In 2012, the Government of Botswana introduced an objective PBS in evaluating work and residence permit applications. Furthermore, in 2013, the PBS pass mark for new work and residence permits was lowered from 75% to 60% in order to respond more effectively to employer needs.
The eligibility criteria is as follows:
|English / Setswana Language||10|
|Educational Qualifications||15 (maximum)|
|Degree or equivalent qualification||15|
|Diploma or equivalent qualification||10|
|Relevant Work Experience (years)||40 (maximum)|
|Percentage needed to apply||60% (72)|
Spouses and dependants
In the case of an application for a residence permit by a spouse or a child under the age of 18 years, or the aged parent or grandparent of a holder of a permit who the holder of a permit has undertaken to maintain, the Immigrants Selection Board does not employ the PBS highlighted above. As such, a less stringent approach is adopted to the issuing of these permits, however, it is important to note that the same requirements highlighted above apply to the issuing of these permits.
A non-citizen who has resided lawfully in Botswana for at least five years may apply for a permanent residence permit. Such permit is issued by the Minister of Labour and Home Affairs (Minister) where he or she is satisfied that a non-citizen has resided in Botswana for at least five years and such person:
- is of good character;
- has made significant contributions of benefit to Botswana;
- is of good standing in society; or
- has sufficient means to support him or herself.
The Minister is also empowered to issue a permanent residence permit subject to such conditions as he considers necessary. The prescribed fee for an application for a permanent residence permit is P 3000.00.
The Minister may cancel a permit if the holder of a permit:
- fails to take up residence in Botswana within six months of the date of issue of the permit;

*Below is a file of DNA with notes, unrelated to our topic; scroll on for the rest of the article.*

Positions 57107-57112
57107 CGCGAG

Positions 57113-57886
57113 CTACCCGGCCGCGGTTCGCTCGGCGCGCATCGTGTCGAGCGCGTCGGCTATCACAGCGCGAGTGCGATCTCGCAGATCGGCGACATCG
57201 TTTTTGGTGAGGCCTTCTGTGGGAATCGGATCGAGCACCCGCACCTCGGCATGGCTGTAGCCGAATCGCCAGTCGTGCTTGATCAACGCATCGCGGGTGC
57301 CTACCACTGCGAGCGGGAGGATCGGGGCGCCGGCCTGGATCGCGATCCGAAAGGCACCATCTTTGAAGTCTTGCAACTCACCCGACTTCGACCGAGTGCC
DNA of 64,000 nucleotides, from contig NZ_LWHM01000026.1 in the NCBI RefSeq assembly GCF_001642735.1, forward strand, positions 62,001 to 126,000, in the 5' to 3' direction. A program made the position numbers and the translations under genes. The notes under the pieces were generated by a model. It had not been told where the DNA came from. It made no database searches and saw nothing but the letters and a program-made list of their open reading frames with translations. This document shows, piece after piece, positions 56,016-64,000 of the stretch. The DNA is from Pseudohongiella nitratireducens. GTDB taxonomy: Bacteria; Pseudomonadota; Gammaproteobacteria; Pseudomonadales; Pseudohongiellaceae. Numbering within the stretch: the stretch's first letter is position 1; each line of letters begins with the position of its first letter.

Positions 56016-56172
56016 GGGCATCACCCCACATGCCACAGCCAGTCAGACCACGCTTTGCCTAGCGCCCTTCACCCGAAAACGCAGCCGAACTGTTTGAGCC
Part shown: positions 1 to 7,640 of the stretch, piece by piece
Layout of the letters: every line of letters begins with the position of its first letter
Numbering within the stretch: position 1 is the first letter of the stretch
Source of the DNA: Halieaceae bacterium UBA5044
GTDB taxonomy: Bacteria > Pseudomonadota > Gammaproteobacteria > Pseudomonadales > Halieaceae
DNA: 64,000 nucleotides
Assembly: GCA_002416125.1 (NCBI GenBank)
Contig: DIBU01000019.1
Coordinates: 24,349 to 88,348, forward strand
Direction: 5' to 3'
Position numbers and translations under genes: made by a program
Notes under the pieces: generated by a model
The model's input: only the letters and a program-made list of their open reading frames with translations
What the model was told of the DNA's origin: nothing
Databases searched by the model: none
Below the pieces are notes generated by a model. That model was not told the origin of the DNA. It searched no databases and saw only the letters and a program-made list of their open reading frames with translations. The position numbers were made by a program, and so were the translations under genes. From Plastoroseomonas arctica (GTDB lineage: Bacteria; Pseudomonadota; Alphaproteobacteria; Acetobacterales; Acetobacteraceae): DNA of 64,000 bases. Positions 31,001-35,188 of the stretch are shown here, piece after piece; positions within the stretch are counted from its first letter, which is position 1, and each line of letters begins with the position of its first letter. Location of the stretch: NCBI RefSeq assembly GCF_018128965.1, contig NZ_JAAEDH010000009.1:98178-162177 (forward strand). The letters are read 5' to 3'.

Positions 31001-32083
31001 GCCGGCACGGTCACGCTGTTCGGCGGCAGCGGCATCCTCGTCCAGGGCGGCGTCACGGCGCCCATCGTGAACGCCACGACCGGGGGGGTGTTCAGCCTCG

- absents him or herself from Botswana for a continuous period of more than six months;
- his or her agent is convicted of an offence under the Immigration Act in connection with an application for the issue or renewal of a permit;
- is convicted of an offence under section 20(2) of the Immigration Act;
- violates the conditions of a permit issued in terms of the Immigration Act;
- having attained the age of 18 years old, is convicted of any other offence punishable with imprisonment and the court by which the person is convicted, or any court to which his or her case is brought by way of appeal against conviction or sentence, recommends that the permit be cancelled; or
- if the Minister is satisfied that the object for which the permit was issued or renewed has been completed and no longer exists, or that it is no longer in the interests of Botswana that the holder should have such a permit.
In addition to obtaining immigration approval for the employee's assignment, employers should ensure that the requisite employment and secondment agreements are in place. Where there will be an employment agreement in existence, in both the home country and in the foreign country, the employer should be careful to avoid conflict between the two agreements. Thought should also be given to the action plan should either one of the employment agreements be terminated, for whatever reason.